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Red Glutinous Rice Wine Chicken (Or, Ang Chow Kway)

Yen Lin Kong from Singapore

(Optional: 40 days) + 120 minutes
Cooks in
20 minutes
Country of origin

Much as we equate travel with new discoveries and foreign lands, it is also about the people and places we leave behind.

My first brush with homesickness came while I was in Sweden on an exchange programme. The year was 2010, and it was the first time I had ever ventured so far away from home.

It started as an inexplicable pang I had never felt before. I found myself longing to be back home, spending a lazy Sunday in the tiny flat where my grandparents lived. I would sit at the table in their kitchen, watching them dance around each other with practiced ease as Grandma sautéed the Ang Chow and the chicken while Grandpa busied himself with hand-pulled noodles. Before long, the flat would be filled with the heady aroma of the chicken simmering in rice wine on the stove. If I asked nicely, Grandma would let me sneak a taste. Dinner would be a simple affair of Ang Chow Kway and hand-pulled noodles, but the tender chunks of chicken mixed with the earthiness of the mushrooms and sweet tang of the rice wine left me content to slurp down bowl after bowl of the crimson coloured soup.

The recipe for Ang Chow Kway is somewhat of a family heirloom passed from my ancestors back in China, down to my grandparents who brought it with them when they came to Singapore in the 50s, and subsequently, my parents. Complacent with the knowledge that I could get Ang Chow Kway whenever I wanted, I never felt the need to learn it – until I found myself combing the Asian restaurants and supermarkets in Gothenburg for anything that was close to the real thing.

In desperation, I begged my mother to send me some of her Ang Chow. And so, 8000 miles away from home with my mother yelling instructions over Skype, I finally cooked my first pot of Ang Chow Kway.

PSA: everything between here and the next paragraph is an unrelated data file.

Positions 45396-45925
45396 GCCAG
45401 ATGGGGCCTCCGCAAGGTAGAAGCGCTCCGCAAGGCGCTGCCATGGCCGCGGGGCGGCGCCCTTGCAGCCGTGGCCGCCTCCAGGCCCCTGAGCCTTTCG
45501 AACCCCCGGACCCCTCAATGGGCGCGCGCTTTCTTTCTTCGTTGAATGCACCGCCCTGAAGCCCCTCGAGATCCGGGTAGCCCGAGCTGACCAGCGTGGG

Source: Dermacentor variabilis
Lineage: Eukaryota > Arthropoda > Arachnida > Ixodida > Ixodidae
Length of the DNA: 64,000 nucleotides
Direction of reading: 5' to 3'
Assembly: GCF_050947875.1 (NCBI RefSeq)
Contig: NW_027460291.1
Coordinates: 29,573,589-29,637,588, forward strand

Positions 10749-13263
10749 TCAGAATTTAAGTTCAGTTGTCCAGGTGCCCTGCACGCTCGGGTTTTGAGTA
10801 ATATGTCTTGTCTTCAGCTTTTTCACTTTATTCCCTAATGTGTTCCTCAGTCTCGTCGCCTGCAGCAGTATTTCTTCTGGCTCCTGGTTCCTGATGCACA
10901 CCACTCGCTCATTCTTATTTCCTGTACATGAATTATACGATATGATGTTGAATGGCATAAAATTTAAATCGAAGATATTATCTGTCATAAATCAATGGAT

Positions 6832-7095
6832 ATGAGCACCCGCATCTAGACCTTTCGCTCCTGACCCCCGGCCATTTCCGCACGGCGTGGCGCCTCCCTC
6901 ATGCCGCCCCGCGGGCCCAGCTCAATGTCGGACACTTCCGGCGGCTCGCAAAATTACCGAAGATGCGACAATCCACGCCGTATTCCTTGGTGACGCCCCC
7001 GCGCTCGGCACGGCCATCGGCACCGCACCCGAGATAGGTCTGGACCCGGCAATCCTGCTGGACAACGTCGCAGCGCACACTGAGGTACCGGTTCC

The consistency wasn’t quite right, but I’m pretty sure the smile that crossed my face on that first sip was the same smile that my grandparents wore whenever they whipped up this pot of soup that reminded them so much of their home.


  • Red glutinous rice wine and wine lees may be found at certain specialty shops, but can also be fermented from scratch.
  • (Optional) To Make Red Glutinous Rice Wine and Wine Lees:
  • Glutinous rice – 3kg
  • Dried yeast Cake/Wine cake – 6 pieces
  • Red yeast rice – 300 grams
  • Rice wine – 200ml
  • A glass or ceramic container with a cover
  • For the Red Glutinous Rice Wine Chicken (Ang Chow Kway):
  • 1 whole free-range chicken (6-700grams) – chopped to pieces
  • Red glutinous rice wine – 300ml
  • Red glutinous wine lees – 5 heaped tablespoons
  • Ginger, thinly sliced – 5-6 slices
  • Dried shiitake mushrooms, soaked in water until soft – 10 pieces
  • Dried day lilies, knotted – 30 grams
  • Sesame oil – 1 tablespoon
  • Light soy sauce – 2 tablespoons
  • Hot water – 1.5 litres
  • Shaoxing Wine (For garnish)
  • Pinch of salt


  • (Optional) Red Glutinous Rice Wine and Wine Lees:
  • Wash and soak glutinous rice in water. Leave overnight.
  • Cook glutinous rice over medium heat until it softens and reaches a congee-like consistency, add more water if required.
  • Leave glutinous rice to cool.
  • Dry-blend the yeast cakes and red yeast rice until you get a fine powder.
  • Add a layer of glutinous rice to the bottom of the container, followed by a thin layer of the powdered mixture. Repeat this layering process until the container is full, or all ingredients are used up.
  • Cover the container and store it in a cool place away from any heat sources.
  • After 7 days, add the rice wine and stir the mixture in the container with a dry chopstick or ladle. Make sure to dry them, as any water or bacteria will ruin the wine.
  • Leave the mixture to ferment in a cool and dry place for another 33 days.
  • Run the mixture through a sieve and collect store both the rice wine and wine lees separately.
  • For the Red Glutinous Rice Wine Chicken (Ang Chow Kway):
  • Add wine lees and light soy sauce to chicken and mix until all the chicken pieces are coated. Marinade for 2 hours.
  • In a wok, heat sesame oil.
  • Add ginger slices and fry them until fragrant.
  • Add mushrooms and continue frying for about 1 minute, make sure to keep stirring the mixture to prevent it from burning.
  • Stir in the chicken pieces and day lilies. Sauté for another 3-4 minutes until chicken is almost done.
  • Add red glutinous rice wine and fry the mixture for another 1-2 minutes
  • Add salt and hot water into the wok. Cover and leave to simmer for 20 minutes until chicken is cooked through.
  • Serve into a bowl and garnish with a dash of Shaoxing Wine.
  • Bonus:
  • Eat with white jasmine rice or chinese hand-pulled noodles. You can also use meesua (thin noodles made from wheat flour).
  • Additional tip:
  • Amount of rice wine and wine lees used may be adjusted according to personal preference.


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